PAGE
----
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Thursday, March 17, 2016

Corey Booker: 'DO Something!'



     The young Corey Booker had a Yale law degree and a lot of spunk, but he eventually ran out of gas as his fellow city councilors squashed anything he tried to do.

     They had had enough of his in-your-face campaign against the poverty, corruption and general disaster of New Jersey’s Newark. He had confronted his fellow politicians too vigorously and too often.

     So, depressed and emotionally shot, visiting one of the city’s worst drug-dealing areas, he ran into a woman from the area who had been an active opponent in many public forums.

     She, seeing his dispirited state, gave him a reassuring hug. I can’t remember the story well enough to say whether he asked for her advice, or if she just volunteered it:

     “DO something!”



     Big deal. No ideas, no brilliant solution, no offer of help – just an unadorned statement that smacks of a demand. Maybe something of an accusation.

     I have no idea what process that triggered in Booker’s psyche, but he did something.

     He bought a tent and pitched it there in that hell of drugs and violence. He lived there, and went on a hunger strike that lasted days. He was desperate, and he couldn’t think of anything else to do.

     He did something. And attracted attention. Then it worked. 

     After a while, people started to come to see him in his tented, hungry place. The mayor came, the long-serving guy who some years later would lose his job to Booker. Services came into the neighborhood. Things began to turn around.


     A process started up that day. Not quickly and easily, but maybe inevitably, it progressed to a point where it now displays that man, Corey Booker, in the United States Senate.

     The story doubtless has more to it, but the tent and the fasting in the face of a hopeless situation represents a lesson for all of us. Do something, however little it may seem to relate to solving the problem of the moment.

     Many of us can, on occasion, become entangled to the point of indecision. The gravity of our situation might be well short of Booker’s, but we can be just as paralyzed.

     Too many choices can be as daunting as too few. When the perceived pain of various options equals the estimated cost of inaction, handwringing progresses to apathy.

     Those of us addicted to logic and mature thought are as vulnerable in this regard as anyone else – perhaps more so. Preparation, certitude and energy can carry you just so far, if acceptance and support don’t come in sufficient measure to feed progressive success.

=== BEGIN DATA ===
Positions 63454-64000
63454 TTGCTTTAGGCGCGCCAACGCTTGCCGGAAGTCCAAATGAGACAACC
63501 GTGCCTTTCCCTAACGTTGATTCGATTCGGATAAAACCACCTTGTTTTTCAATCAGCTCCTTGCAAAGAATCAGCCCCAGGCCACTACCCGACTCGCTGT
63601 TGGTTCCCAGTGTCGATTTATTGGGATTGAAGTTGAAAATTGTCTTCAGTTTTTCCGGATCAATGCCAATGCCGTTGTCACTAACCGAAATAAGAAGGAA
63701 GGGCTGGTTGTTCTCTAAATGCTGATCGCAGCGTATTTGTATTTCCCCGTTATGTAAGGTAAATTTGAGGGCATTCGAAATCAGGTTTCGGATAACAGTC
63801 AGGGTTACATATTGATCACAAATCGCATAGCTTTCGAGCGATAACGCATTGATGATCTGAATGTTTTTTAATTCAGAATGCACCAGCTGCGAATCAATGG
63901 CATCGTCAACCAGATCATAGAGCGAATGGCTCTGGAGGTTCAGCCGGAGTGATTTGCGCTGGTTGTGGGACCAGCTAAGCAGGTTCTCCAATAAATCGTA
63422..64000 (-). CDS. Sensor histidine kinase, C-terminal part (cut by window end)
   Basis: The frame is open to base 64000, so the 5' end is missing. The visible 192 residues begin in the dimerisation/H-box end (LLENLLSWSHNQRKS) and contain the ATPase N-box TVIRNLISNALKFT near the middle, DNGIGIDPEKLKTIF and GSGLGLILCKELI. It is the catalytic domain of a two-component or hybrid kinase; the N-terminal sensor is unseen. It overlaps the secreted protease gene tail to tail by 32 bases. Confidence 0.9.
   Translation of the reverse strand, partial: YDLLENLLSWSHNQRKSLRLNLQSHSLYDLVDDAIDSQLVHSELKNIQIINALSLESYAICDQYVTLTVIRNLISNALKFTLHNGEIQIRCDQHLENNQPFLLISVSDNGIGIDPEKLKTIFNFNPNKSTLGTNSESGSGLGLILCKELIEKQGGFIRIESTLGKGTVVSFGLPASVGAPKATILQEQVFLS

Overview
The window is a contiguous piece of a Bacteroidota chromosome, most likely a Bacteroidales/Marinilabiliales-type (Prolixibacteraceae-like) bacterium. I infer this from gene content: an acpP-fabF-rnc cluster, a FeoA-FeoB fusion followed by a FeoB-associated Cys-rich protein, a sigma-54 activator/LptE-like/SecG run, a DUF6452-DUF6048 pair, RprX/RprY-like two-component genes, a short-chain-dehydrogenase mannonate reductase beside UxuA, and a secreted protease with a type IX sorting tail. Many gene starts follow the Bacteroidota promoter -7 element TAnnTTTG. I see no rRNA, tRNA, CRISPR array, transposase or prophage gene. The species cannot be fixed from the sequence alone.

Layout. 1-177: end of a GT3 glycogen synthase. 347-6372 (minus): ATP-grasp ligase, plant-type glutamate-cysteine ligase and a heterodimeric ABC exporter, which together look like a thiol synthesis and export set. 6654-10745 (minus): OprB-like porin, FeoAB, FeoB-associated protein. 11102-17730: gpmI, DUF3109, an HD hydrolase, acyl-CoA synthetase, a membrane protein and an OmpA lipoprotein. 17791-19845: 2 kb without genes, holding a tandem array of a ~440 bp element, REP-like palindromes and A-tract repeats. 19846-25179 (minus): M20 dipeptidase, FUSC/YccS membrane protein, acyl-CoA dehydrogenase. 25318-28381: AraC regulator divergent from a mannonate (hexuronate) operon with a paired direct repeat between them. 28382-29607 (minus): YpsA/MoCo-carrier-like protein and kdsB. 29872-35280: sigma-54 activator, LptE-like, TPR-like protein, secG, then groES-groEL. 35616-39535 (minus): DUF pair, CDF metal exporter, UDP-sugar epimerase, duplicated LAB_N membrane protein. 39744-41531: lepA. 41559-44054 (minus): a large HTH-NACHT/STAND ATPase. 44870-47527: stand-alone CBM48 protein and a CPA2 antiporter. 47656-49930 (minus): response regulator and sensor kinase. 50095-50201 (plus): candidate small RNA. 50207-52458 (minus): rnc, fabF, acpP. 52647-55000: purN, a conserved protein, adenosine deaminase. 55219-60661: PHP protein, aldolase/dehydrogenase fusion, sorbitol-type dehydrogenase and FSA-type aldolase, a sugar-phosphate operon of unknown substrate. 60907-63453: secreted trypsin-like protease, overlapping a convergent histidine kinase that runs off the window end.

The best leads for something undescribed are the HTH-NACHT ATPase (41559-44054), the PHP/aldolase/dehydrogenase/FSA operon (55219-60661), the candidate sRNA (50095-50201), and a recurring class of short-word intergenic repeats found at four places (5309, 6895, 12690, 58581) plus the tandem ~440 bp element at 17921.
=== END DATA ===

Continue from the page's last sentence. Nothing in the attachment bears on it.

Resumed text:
What’s the solution? Do something.

     The first something to do when nothing can be done is to dissipate the psychology of defeat. You’re not beaten until you say so, no matter what the score is. Emotion is a large component of attitude. Getting active, almost without regard to how you get active, gives an immediate boost to energy and optimism.

      So one something you can do is create a do-something state of mind. One option is to pursue an idea generation process that seems irrelevant but actually can be very productive: Brainstorming.


     Brainstorming, done even moderately well, produces a fresh point of view even if there are few usable ideas – or none at all. It is impossible to view a matter the same after you have invented and heard all kinds of ways to overcome it, some of them ridiculous.  

     You might also go talk to people who have some connection or knowledge, not about solutions necessarily, but just about the subject in general. Stay alert. Your contacts might open an insight without even knowing they’re doing it.

     Interview experts. Read books and check out videos. Don’t be narrow. You’re looking to trigger new perspectives, not find prepackaged answers.

     The human brain has amazing, limitless possibilities. Among them is the ability to comb its enormous stores of your past sights, sounds and feelings . . . then assemble them into coherent responses in response to the conscious mind.

     So you have no way of knowing what might result from presenting that marvelous resource with a challenge.

     There’s one way to find out. DO something.

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